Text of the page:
Tesla Motors’ decision Thursday to build its giant electric-car battery plant in Nevada instead of California came at an awkward moment for Gov. Jerry Brown.
The announcement was made hours before this year’s first and only California gubernatorial debate. Sure enough, the Democrat received an earful during the televised forum from Republican candidate Neel Kashkari about the exodus of companies from the Golden State.
“I don’t think Gov. Brown did nearly enough on Tesla and any number of businesses,” Mr. Kashkari said. “Gov. Brown frequently says, ‘Well, businesses come and go.’ It’s not businesses coming and going. It’s Tesla. It’s Toyota. It’s Schwab. It’s Nestle, on and on, and they’re all going. There’s a real problem.”
Mr. Brown, seeking his second consecutive term as governor and fourth term overall, said the price for persuading the Palo Alto-based Tesla to expand in California was too high. Tesla’s deal with Nevada is estimated at about $1.25 billion in terms of tax breaks and incentives.
“We fought hard for Tesla, but Tesla wanted a massive cash upfront payment that I don’t think would be fair to the taxpayers of California,” Mr. Brown said.
Five states were bidding for the $5 billion Tesla gigafactory, which brings with it about 6,500 jobs, but Tesla chairman Elon Musk and Nevada Gov. Brian Sandoval announced Thursday that the plant would be built in Sparks, Nevada. Tesla still has an auto manufacturing plant in Fremont, California.
“We wish them well, because when Tesla wanted to build electric car, they built it in Fremont, California, and cars are coming off the line every day,” Mr. Brown said. “Electric cars are a big part of our future. We have a [one] million electric-car goal in California, and we’re going to meet it. And in order to get there, we need Tesla to bring down the cost of batteries, so I wish them well.”
So far Mr. Brown, 76, is a heavy favorite for re-election. A Field Poll released Thursday showed the incumbent ahead of his 41-year-old challenger by 50 to 34 percentage points. Mr. Brown also enjoys a job approval rating of 58 percent, with 36 percent disapproving.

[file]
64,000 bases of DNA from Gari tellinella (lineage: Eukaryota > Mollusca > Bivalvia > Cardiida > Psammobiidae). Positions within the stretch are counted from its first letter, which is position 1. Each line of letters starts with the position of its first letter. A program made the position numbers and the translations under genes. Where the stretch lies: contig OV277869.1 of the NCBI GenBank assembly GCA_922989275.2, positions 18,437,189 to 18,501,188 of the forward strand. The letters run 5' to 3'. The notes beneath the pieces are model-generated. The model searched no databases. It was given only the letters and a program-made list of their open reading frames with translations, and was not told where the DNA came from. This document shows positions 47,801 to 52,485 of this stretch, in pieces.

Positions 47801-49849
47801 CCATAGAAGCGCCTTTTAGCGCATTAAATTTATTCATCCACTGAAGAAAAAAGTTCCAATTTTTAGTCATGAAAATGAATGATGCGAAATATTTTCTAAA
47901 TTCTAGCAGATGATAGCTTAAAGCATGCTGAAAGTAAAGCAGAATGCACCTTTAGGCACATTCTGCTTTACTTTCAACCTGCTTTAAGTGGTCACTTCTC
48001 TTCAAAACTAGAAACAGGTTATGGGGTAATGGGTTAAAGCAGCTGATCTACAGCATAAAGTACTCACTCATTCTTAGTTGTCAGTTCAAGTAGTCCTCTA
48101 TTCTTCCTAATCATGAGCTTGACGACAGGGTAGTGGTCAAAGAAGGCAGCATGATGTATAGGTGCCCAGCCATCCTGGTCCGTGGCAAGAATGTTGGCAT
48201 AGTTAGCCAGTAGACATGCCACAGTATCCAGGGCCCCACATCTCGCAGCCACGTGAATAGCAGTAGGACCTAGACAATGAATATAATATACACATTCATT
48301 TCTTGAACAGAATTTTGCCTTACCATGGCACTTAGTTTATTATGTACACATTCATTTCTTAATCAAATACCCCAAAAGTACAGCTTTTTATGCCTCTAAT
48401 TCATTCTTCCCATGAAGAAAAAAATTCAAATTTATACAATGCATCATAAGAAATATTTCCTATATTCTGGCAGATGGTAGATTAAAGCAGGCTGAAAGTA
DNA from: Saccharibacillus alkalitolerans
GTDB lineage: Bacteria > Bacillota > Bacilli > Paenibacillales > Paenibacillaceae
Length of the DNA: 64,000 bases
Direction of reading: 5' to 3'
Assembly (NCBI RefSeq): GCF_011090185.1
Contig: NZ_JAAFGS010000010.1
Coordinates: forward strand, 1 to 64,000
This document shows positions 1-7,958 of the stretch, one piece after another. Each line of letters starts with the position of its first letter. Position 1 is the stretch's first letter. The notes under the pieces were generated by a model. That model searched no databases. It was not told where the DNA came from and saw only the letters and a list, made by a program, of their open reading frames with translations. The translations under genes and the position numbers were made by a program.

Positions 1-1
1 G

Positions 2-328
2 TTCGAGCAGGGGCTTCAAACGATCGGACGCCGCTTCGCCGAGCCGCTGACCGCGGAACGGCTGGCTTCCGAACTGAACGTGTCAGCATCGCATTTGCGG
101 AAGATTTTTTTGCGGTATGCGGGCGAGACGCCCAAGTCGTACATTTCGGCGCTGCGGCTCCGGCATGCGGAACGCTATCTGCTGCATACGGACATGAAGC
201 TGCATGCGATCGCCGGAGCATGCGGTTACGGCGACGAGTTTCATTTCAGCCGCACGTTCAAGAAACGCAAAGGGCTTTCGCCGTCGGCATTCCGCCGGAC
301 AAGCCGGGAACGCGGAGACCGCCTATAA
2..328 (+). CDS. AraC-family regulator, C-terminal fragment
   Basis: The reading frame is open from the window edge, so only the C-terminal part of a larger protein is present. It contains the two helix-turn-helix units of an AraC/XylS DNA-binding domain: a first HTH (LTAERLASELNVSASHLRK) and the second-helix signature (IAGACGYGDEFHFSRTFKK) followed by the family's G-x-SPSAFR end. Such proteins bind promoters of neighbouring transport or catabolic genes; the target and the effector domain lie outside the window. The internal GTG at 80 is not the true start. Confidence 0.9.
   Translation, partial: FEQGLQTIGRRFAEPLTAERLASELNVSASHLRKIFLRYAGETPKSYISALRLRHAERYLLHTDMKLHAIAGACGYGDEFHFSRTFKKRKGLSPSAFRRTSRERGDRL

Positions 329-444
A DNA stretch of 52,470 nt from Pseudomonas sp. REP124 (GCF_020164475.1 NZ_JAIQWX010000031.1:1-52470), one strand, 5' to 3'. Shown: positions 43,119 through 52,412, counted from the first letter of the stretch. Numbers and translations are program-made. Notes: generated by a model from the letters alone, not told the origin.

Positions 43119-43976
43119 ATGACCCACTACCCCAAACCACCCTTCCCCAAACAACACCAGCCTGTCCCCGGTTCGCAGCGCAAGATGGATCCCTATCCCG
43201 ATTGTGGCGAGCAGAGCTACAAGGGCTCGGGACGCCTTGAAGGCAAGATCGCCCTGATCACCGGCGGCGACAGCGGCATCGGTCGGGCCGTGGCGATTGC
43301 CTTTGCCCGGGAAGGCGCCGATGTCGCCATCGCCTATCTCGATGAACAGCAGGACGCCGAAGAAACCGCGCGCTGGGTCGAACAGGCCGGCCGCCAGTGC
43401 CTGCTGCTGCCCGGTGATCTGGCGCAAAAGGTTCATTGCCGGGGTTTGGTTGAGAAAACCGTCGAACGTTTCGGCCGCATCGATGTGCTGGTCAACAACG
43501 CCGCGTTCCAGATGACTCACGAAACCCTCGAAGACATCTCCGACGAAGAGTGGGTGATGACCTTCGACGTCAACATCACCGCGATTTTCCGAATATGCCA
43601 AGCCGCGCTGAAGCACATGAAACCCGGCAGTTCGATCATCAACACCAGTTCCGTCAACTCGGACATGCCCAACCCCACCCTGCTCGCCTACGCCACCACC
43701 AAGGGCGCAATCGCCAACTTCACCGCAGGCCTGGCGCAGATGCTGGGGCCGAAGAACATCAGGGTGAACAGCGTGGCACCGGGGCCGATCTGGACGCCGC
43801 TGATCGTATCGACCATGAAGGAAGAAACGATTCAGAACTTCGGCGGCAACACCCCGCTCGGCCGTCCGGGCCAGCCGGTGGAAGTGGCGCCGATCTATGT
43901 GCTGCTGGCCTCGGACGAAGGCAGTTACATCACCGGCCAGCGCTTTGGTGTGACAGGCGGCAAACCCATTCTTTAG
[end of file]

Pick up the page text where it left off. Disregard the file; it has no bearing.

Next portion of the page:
One problem for Mr. Kashkari, an aerospace engineer and assistant treasury secretary under President George W. Bush, is name recognition. The Field Poll found 41 percent had no opinion of the first-time candidate, while just 9 percent had no opinion of Mr. Brown, who’s been a fixture in California politics for more than 40 years.
During the debate, Mr. Kashkari called for reforming California’s environmental regulatory rules, which can discourage businesses with lengthy construction delays, and pointed to the success of Wisconsin Gov. Scott Walker in improving his state’s economic prospects.
“If you look in Wisconsin, Gov. Walker, who’s been governor for the same term, started out 41st in business and job climate, and today they’re 17th,” Mr. Kashkari said. “That’s real progress that you can make in a few years. Gov. Brown hasn’t done the work.”
Mr. Kashkari pointed to the expedited environmental review of the Sacramento Kings’ new arena in 2013, and asked, “Instead of just giving it to those who are politically connected, who can hire high-priced lobbyists like the Sacramento KIngs or like some of the big businesses he’s given this deal to — he tried to give it to Tesla — why don’t we actually adopt that new standard and make it available it to everyone?”
“All of these policies are well meaning, but this is why jobs are leaving the state. We have highest poverty rate in America: 24 percent poverty,” Mr. Kashkari said, adding, “Jobs leave and our poverty goes up. Let’s not chuck all regulations, but let’s have smart sensible regulations.”
Mr. Brown countered that he’s been fighting to reform the California Environmental Quality Act [CEQA] “since I was mayor of Oakland,” but that during his tenure as governor, “We’ve created 1.4 million jobs, we’ve raised our minimum wage, we’ve extended health care.”
“California is a land of opportunity. This is the place of Google, this is the place of dreams, of the best agriculture in the whole country,” Mr. Brown said. “I know we’re hearing California run down, and how bad it is, and poverty and no jobs — that’s not the picture of California that I know and love. I love this state and I know it works, and I can tell you this, the last four years, we haven’t solved all the problems, but boy, what momentum we have.”